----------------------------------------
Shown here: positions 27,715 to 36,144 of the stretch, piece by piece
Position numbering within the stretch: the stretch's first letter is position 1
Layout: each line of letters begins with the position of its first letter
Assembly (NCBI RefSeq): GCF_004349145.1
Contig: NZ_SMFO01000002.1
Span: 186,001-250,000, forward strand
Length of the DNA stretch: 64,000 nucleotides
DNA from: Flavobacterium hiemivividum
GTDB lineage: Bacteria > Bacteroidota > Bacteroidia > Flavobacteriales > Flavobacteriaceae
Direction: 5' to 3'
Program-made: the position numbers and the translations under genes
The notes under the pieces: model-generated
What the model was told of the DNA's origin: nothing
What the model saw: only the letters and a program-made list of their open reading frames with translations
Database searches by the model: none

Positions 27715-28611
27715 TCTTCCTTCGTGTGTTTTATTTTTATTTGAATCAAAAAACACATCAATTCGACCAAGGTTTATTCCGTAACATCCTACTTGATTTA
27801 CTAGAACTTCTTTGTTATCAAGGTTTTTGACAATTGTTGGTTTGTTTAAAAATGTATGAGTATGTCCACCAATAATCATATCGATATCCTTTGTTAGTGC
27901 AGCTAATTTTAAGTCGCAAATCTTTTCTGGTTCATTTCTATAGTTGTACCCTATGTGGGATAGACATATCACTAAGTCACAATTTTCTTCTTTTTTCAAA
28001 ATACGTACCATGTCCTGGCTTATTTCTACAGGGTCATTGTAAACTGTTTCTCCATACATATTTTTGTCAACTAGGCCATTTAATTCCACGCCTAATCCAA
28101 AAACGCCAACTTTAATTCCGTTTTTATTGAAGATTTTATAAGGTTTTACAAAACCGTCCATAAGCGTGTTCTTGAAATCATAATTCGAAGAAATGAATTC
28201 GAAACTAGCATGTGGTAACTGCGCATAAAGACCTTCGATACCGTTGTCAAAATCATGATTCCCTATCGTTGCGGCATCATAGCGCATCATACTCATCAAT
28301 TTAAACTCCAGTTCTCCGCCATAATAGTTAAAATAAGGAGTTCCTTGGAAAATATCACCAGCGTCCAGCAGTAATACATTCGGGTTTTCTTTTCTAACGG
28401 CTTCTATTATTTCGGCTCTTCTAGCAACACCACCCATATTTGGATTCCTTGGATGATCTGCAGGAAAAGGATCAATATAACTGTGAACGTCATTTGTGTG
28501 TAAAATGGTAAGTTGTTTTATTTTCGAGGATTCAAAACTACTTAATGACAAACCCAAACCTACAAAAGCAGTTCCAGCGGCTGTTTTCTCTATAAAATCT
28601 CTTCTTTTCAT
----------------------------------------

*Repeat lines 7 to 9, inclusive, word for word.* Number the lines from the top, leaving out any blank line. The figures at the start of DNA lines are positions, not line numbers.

Length of the DNA stretch: 64,000 nucleotides
DNA from: Flavobacterium hiemivividum
GTDB lineage: Bacteria > Bacteroidota > Bacteroidia > Flavobacteriales > Flavobacteriaceae